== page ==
I fumbled in my pocket for my compass. However, all I felt was nothing. I started to panic, realising that without my compass, I could not get back. The more thoughts that swirled in my mind, the more scared I got. I started to recall all the horror stories of people hiking alone. I clenched the pole tightly and walked in the direction I thought was  camp.

            I stopped and listened. The sound of the crickets chirping seemed louder than ever. I felt like every animal in the forest could pick up on my fear. Every time I heard a rustle, I would jump out of my skin. How long had it been since I walked into the forest? Half an hour? Or hours? Just then I heard more rustling behind me. I looked around. Nothing. I shook my head and thought that I had been in the forest for way too long and that I was just imagining things.


I froze.

What was that? I looked around and tried to convince myself that it was a figment of my imagination. However, my eyes told me otherwise. A snake slithered from under a bush and sank its sharp fangs in my boots. Luckily, I had worn hard leather hiking boots that prevented its fangs from piercing my skin. Instinctively, I held my pole up and brought it down on the creature’s head. The moment the huge snake fell limp, I dropped the pole and dashed, determined to survive.

            My pounding footsteps did not seem as loud as my pounding heartbeat sounded in my head. Finally, I came to a stop to catch my breath. I had survived this adventure, I thought as I slumped against a tree, exhausted. I believed that the adventure was over but nature did not believe likewise.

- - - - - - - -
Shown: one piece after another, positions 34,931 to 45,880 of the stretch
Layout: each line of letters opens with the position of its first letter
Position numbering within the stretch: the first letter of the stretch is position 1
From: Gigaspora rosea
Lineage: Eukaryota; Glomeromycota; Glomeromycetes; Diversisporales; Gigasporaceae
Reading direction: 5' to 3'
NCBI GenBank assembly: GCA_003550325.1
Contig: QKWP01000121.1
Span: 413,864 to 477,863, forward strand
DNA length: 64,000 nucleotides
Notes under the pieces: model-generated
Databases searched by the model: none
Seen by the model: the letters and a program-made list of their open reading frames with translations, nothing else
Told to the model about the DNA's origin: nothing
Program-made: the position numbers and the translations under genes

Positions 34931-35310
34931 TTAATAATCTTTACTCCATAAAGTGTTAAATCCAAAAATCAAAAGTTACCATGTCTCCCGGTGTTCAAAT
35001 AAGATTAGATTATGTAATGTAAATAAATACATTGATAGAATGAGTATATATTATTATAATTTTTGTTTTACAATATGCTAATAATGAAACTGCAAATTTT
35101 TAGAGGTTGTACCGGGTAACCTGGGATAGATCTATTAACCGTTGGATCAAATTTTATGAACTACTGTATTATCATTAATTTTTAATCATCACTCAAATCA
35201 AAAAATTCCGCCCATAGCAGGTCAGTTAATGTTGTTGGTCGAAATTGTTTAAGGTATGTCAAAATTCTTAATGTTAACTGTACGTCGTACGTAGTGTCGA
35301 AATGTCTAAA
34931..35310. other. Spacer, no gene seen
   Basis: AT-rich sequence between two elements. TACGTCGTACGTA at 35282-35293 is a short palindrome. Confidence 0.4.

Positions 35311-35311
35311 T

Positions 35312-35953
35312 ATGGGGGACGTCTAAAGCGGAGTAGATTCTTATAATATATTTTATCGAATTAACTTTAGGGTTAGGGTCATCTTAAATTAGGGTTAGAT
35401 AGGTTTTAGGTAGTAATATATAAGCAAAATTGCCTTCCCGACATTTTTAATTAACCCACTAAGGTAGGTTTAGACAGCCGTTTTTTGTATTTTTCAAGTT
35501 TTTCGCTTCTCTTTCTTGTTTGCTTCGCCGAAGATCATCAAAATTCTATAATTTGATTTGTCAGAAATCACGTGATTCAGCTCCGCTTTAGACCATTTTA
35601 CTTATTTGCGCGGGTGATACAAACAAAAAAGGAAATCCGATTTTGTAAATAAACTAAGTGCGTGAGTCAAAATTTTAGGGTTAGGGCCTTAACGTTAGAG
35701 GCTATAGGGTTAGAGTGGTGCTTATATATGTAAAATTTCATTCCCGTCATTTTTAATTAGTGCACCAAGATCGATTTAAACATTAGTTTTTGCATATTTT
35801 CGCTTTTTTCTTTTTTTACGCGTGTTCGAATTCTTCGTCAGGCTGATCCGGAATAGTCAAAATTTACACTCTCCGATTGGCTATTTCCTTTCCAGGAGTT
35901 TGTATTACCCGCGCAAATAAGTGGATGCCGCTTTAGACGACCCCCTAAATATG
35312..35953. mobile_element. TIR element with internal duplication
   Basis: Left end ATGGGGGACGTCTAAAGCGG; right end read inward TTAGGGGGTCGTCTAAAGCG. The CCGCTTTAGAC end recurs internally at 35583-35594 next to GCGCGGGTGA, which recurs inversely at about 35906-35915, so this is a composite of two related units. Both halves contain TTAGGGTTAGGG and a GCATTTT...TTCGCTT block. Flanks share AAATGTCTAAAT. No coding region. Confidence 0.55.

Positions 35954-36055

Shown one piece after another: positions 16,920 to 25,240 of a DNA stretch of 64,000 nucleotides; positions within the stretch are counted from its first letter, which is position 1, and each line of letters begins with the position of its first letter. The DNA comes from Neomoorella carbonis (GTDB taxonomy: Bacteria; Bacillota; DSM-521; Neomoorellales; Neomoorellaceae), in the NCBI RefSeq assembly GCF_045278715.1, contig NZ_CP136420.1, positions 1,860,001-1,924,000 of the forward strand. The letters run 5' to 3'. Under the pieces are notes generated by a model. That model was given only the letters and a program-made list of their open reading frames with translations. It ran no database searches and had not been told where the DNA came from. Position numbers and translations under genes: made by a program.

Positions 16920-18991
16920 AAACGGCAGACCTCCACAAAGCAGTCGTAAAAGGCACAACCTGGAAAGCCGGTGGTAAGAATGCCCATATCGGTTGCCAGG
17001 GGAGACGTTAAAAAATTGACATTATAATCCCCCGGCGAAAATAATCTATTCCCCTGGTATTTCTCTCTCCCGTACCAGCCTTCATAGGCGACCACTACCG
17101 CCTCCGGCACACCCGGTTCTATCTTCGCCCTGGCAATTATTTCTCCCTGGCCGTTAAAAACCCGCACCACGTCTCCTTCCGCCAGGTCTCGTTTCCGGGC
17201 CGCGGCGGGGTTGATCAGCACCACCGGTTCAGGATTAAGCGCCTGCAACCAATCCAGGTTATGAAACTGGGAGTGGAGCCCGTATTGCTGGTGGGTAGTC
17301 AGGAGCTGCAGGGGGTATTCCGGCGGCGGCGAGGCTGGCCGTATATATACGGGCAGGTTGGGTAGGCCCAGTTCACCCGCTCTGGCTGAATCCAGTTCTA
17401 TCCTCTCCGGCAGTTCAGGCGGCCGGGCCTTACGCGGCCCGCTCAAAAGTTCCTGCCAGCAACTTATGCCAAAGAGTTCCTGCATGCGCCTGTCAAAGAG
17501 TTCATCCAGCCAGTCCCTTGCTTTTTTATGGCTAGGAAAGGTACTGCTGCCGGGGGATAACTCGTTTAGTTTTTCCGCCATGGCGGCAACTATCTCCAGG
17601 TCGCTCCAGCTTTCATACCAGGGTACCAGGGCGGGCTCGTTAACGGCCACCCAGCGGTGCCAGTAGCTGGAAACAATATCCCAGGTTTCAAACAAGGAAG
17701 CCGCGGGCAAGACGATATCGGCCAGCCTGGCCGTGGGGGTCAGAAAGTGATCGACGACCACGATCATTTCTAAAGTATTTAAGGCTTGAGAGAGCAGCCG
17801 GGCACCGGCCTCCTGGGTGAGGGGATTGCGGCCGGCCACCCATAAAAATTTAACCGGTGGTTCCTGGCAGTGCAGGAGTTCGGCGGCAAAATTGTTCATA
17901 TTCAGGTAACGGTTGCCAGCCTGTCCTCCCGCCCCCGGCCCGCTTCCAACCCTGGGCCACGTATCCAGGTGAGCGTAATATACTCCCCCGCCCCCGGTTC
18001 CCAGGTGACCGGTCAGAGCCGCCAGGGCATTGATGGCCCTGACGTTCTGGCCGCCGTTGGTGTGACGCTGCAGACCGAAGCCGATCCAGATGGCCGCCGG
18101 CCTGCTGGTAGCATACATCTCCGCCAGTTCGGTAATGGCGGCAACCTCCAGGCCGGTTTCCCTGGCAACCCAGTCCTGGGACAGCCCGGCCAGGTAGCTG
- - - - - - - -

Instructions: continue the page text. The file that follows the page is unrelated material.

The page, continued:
Then, I heard footsteps in the distance. Thinking that someone was here to save me, I yelled to get their attention. However, the moment I saw its white tusks, I bolted.

It was a wild boar.

I scrambled over outstretched tree roots and ducked under overhanging tree branches, trying to lose the wild boar. Just then I remembered a piece of advice.

“Climb up a tree if you encounter a wild boar.”

I dashed to the nearest tree and started to climb it. I turned and realised that the wild boar was almost upon me and that I would not make it out alive.


A gunshot reverberated around me. I turned to see the wild boar dead, blood oozing from a gunshot wound. A person dressed in hunting clothes and rifle in hand stepped out. Realising that he had saved me, I thanked him profusely.

“What is a young boy like you doing out here in the wild alone?” the hunter asked me in surprise.  I whispered hoarsely everything that had happened to me and that I was in need of water and medical care. The kind hunter gave me some water and helped me find my way back to camp.

            My worried parents were there to greet me and they chatted with the hunter, thanking him profusely for his help. After I was reprimanded, I lay in my sleeping bag, recalling the night’s events.

            I was proud of myself for surviving my adventure in the forest and at the same time vowing that I would never wander off alone in the wild again.